As you can tell, I like to poke fun at the diet, perhaps because it’s the next most popular thing on social media behind political posts. But there are some positives — and there are some benefits that can be gained from a short-term keto experiment — so, let’s talk about those.

The Keto Diet: Why This Dietician Doesn't Recommend It

Why Does the Keto Diet Work for Some People?

Some people do really well with a more extreme approach when it comes to nutrition and weight loss. These people are a minority, but certainly most of us know someone who just seems to have that discipline. In terms of a keto approach, the person who is both attracted to extremes and physiologically does well with high fat will rave about the diet.

For the rest of us, experimenting with a different approach can lead to some powerful insights. While you may not maintain the diet for a long time, you can learn about your mindset and how your body handles higher fat. Let’s say you go all in on the keto diet — and end up actually feel great. Long term, it will be near impossible to maintain, but in the interim, you may have discovered you do better with a lower carb approach, albeit not as extreme.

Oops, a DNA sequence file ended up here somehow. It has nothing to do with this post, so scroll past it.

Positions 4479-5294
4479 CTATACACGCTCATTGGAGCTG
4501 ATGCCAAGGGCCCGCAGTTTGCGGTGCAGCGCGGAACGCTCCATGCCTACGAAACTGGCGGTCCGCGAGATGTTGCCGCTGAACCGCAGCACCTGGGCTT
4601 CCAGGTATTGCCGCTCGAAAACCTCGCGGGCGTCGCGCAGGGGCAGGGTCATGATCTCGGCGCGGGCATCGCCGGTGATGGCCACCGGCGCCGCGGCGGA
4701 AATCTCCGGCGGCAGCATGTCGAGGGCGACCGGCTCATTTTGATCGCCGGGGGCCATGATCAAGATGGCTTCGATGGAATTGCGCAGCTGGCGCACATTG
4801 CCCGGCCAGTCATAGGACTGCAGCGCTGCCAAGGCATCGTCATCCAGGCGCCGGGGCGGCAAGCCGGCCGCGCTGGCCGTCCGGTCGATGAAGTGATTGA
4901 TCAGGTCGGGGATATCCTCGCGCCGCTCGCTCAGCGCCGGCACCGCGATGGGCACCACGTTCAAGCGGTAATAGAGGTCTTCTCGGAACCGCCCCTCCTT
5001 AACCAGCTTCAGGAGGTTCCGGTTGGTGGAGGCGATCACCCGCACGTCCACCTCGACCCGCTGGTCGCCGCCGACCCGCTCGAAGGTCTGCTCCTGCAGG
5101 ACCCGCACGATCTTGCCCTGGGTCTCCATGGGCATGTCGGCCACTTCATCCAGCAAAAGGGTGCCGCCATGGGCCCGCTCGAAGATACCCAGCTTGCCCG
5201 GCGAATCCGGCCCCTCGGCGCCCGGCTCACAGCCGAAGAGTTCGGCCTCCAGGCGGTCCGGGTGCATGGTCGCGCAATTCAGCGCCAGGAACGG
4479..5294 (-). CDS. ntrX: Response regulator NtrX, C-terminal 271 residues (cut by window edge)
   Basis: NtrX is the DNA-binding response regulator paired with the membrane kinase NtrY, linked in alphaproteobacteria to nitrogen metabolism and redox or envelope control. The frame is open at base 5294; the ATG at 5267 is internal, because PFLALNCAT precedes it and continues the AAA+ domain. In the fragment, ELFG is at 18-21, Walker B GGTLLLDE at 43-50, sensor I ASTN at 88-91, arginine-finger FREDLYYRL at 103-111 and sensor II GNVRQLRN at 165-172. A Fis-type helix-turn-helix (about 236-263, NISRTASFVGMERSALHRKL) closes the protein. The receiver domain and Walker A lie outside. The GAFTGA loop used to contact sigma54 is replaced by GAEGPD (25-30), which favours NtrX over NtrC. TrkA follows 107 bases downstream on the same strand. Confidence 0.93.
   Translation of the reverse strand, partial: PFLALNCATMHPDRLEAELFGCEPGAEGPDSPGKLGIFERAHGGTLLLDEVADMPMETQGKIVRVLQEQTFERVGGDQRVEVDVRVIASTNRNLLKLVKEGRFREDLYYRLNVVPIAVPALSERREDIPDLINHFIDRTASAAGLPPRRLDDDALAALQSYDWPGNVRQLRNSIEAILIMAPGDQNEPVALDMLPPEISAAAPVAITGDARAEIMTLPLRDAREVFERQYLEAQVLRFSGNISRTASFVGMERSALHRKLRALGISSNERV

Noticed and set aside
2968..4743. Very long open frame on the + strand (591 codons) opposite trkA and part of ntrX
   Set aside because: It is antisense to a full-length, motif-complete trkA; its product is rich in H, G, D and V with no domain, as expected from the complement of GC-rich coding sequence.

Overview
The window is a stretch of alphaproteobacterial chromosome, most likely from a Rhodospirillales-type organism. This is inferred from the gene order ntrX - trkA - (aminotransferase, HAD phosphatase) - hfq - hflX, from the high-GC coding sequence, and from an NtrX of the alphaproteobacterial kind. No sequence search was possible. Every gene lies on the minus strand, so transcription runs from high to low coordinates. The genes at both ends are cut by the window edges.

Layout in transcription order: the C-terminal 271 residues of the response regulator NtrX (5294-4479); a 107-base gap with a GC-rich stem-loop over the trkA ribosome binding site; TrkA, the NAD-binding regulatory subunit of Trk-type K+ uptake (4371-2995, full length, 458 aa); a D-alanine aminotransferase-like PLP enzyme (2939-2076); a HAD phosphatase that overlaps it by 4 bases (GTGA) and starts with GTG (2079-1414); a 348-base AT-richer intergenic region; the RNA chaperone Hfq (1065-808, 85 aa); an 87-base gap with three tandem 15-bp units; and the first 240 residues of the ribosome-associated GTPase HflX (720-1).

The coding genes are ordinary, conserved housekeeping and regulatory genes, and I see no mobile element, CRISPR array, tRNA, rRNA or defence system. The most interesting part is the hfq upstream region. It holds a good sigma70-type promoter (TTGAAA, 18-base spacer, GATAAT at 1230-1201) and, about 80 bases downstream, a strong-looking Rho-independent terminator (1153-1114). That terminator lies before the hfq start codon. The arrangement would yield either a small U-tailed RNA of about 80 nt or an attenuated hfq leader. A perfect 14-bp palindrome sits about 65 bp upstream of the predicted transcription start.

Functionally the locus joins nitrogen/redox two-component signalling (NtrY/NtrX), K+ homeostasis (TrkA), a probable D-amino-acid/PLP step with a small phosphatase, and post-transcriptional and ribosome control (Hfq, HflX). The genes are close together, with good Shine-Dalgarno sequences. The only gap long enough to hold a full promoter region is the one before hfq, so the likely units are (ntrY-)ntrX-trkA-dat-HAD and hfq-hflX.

The Keto Diet and FODMAPs

When you cut out the carbs, you will also be cutting out many FODMAPS. Fermentable oligosaccharides, disaccharides, monosaccharides and polysaccharides are what make up the acronym FODMAP. These are certain carbohydrates that some of us do not digest well. A low-FODMAP diet has been shown to have a positive impact for those suffering from irritable bowel syndrome and food intolerances.

While the keto diet isn’t a low-FODMAP diet per se, it does have you cut some of them out: